Teen connects people and turtles

schandler@newsobserver.comMarch 30, 2014 

Molly Paul started Raleigh Aquatic Turtle Adoption after adopting two red-eared sliders herself in 2006. Now, RATA has placed around 100 turtles in Raleigh and far beyond.

COURTESY OF LARA SWANSON

  • Other local honorees

    The other N.C. state honoree for the Prudential Spirit of Community Awards is Leanne Joyce of Chapel Hill, who was featured on the Thumbs Up page in October for her Positive Impact for Kids project that raises money to buy gifts for hospitalized children.

    Rachel Hopkins of Raleigh, featured in 2011, was named a distinguished finalist for her work to establish a state “Save the Frogs Day.”

  • More online

    Visit Molly’s Raleigh Aquatic Turtle Adoption website, raleighaquaticturtleadoption.com, to learn more about adopting a turtle, buying her soaps or taking her pledge to “leave nature in nature,” support environmental education and more.

    To learn more about the STEM leadership camp she designed, visit tinyurl.com/kjojlc9.

When she was in early elementary school, Molly Paul of Raleigh wanted to upgrade from pet fish to a pet turtle, so she and her family decided to see what they could find on Craigslist. They found pages and pages of listings, and Molly got to wondering why.

Turns out, people buy adorable baby turtles at the beach on a whim and soon regret that decision when the turtle, often an invasive species called a red-eared slider, grows bigger and requires a large tank and some thoughtful care.

“So I was like, if there’s a whole population of people buying these turtles, wanting this pet turtle, and a whole group of people not wanting their turtle, it kind of makes sense to just connect the two,” said Molly, now 15 and a sophomore at St. Mary’s School in Raleigh.

She launched Raleigh Aquatic Turtle Adoption, a rehab and placement service through which she has found homes for around 100 turtles to date. Her work with RATA, and to increase turtle and conservation awareness in general, was recently honored by the Prudential Spirit of Community Awards, which named her one of two top youth volunteers in North Carolina. As a state honoree, she won $1,000 and a free trip to Washington, D.C., in May, when the top 10 youth volunteers in the nation will be revealed.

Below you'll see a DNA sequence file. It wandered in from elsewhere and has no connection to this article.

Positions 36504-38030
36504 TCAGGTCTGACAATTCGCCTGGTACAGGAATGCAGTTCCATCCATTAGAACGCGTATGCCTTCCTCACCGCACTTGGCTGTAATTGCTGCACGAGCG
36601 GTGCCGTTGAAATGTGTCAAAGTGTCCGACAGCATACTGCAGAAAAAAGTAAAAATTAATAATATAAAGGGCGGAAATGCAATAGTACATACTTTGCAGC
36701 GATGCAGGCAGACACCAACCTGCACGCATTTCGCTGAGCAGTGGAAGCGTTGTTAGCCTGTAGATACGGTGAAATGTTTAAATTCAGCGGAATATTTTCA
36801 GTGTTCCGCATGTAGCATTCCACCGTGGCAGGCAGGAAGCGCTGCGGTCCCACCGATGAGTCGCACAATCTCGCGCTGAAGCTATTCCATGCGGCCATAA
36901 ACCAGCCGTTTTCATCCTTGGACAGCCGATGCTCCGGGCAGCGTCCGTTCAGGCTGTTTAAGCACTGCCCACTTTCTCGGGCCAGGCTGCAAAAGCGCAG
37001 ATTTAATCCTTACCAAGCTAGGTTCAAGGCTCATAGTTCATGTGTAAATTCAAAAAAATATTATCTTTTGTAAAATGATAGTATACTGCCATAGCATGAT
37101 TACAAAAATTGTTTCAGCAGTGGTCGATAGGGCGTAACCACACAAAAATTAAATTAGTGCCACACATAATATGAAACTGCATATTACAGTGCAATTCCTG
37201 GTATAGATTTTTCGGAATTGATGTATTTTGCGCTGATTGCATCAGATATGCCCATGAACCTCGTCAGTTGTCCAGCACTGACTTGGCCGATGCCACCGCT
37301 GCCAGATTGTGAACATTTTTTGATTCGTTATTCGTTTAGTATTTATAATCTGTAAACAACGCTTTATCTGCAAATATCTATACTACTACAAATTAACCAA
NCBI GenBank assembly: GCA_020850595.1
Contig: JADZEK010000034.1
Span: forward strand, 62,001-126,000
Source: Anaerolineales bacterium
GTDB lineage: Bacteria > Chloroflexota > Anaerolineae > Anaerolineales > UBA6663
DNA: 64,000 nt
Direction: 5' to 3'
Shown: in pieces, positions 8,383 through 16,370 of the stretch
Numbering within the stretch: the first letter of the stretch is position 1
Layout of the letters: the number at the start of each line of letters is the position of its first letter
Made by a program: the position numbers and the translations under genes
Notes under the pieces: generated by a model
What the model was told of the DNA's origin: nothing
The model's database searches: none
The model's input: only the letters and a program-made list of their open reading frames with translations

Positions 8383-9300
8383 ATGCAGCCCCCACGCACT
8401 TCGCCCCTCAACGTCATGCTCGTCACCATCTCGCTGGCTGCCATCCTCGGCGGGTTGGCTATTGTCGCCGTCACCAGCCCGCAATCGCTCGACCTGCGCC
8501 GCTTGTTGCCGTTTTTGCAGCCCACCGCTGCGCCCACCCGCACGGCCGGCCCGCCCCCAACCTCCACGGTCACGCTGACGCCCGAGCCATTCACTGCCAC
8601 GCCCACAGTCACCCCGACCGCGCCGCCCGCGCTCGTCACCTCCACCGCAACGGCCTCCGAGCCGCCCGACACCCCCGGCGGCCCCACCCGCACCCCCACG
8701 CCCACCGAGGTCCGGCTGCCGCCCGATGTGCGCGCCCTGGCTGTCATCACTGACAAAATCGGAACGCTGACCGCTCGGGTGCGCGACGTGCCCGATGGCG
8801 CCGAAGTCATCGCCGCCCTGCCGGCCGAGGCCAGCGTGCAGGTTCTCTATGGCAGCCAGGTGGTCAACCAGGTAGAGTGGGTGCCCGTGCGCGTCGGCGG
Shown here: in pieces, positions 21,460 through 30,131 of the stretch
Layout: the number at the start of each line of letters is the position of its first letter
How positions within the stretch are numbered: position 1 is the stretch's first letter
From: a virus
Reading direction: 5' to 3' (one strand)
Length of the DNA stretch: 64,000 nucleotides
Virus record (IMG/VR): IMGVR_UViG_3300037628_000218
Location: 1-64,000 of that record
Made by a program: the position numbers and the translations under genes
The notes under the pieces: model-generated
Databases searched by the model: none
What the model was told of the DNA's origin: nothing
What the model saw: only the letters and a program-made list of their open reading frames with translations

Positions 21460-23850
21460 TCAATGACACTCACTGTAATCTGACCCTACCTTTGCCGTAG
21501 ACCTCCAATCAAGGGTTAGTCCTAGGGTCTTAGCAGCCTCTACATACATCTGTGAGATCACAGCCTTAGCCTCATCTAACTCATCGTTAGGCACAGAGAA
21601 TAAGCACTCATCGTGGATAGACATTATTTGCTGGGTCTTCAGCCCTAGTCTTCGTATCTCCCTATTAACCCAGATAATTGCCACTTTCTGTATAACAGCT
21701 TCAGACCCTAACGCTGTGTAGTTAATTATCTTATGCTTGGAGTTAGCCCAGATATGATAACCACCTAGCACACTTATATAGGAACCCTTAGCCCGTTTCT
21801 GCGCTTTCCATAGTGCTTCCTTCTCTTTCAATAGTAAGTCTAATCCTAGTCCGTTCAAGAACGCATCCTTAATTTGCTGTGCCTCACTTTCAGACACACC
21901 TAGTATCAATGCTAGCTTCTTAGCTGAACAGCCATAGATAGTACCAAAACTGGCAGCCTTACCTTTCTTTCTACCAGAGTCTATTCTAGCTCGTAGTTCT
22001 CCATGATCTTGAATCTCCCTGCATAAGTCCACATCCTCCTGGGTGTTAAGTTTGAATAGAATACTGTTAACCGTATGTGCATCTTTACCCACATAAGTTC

At home, Molly cares for turtles that people turn over to herin tanks that fill a spare bedroom and in a pond in the backyard as they wait for new homes. When someone does get in touch looking for a turtle to adopt, Molly is happy to hand over a new friend – and some education.

“Every single person that comes to me –you’re giving me one, you’re getting one – you get a whole little spiel about how to properly take care of one, why it’s important to do that, what the environmental consequences are of releasing one, besides just it’s illegal,” she said.

The trouble is not everyone makes an effort to find a new home for an unwanted turtle. Lots of people just dump them into the nearest pond, which on a large scale has disastrous effects. The turtles, far outside their native homeland in Texas and the southern Midwest, spread diseases, compete for resources and wreak havoc on an ecosystem not built to support them.

Turtles are her main passion, but she extends her considerable energy to many other ecological causes, including parks, aquariums and museums that educate the public about the world around us. To help raise money for such facilities, including the N.C. Museum of Natural Sciences and the Hemlock Bluffs Nature Preserve in Cary, she makes soaps shaped like turtles that have become hot sellers, raising more than $10,000 since 2011 for the places where they’re sold.

Not just turtles

She also has a passion for helping people, particularly her fellow students with an interest in STEM subjects – science, technology, engineering and math. At school, she noticed that while there were plenty of activities to cultivate STEM skills, there wasn’t much emphasis on bringing out those students’ leadership skills, and she saw that her peers didn’t often think of scientists as leaders. So she gathered ideas from several STEM camps she’d attended and prepared a pitch for her own camp, which emphasizes leadership.

She impressed plenty of adults with her ideas, but on her first few tries the organizations she approached bought in – and then got cold feet.

“They actually see you in person and they realize that you’re five feet tall,” Molly said. “You sound like an adult, but you’re not an adult.”

But finally she found a partner in the N.C. Museum of Natural Sciences, where she has worked as a junior curator and volunteer, and the camp held its first session last year. Another session is scheduled at the museum in July.

The initial setbacks only made Molly more determined, her mother said.

“When she has a goal, it’s going to be met,” Lara Swanson said. “There’s no question about whether it’s going to be met. There may be a question about how is she going to get there, but if she establishes the goal, I guarantee you it’s happening. And she just likes to navigate how that will happen.”

Even before she owned her first turtle, Molly knew the career goal toward which she was navigating: she proclaimed to her family that she wanted to be an aquarium director.

“I think when I said it, at the time, I didn’t really know what it meant,” Molly said. “As I’ve grown to know what it actually means, I still love it!”

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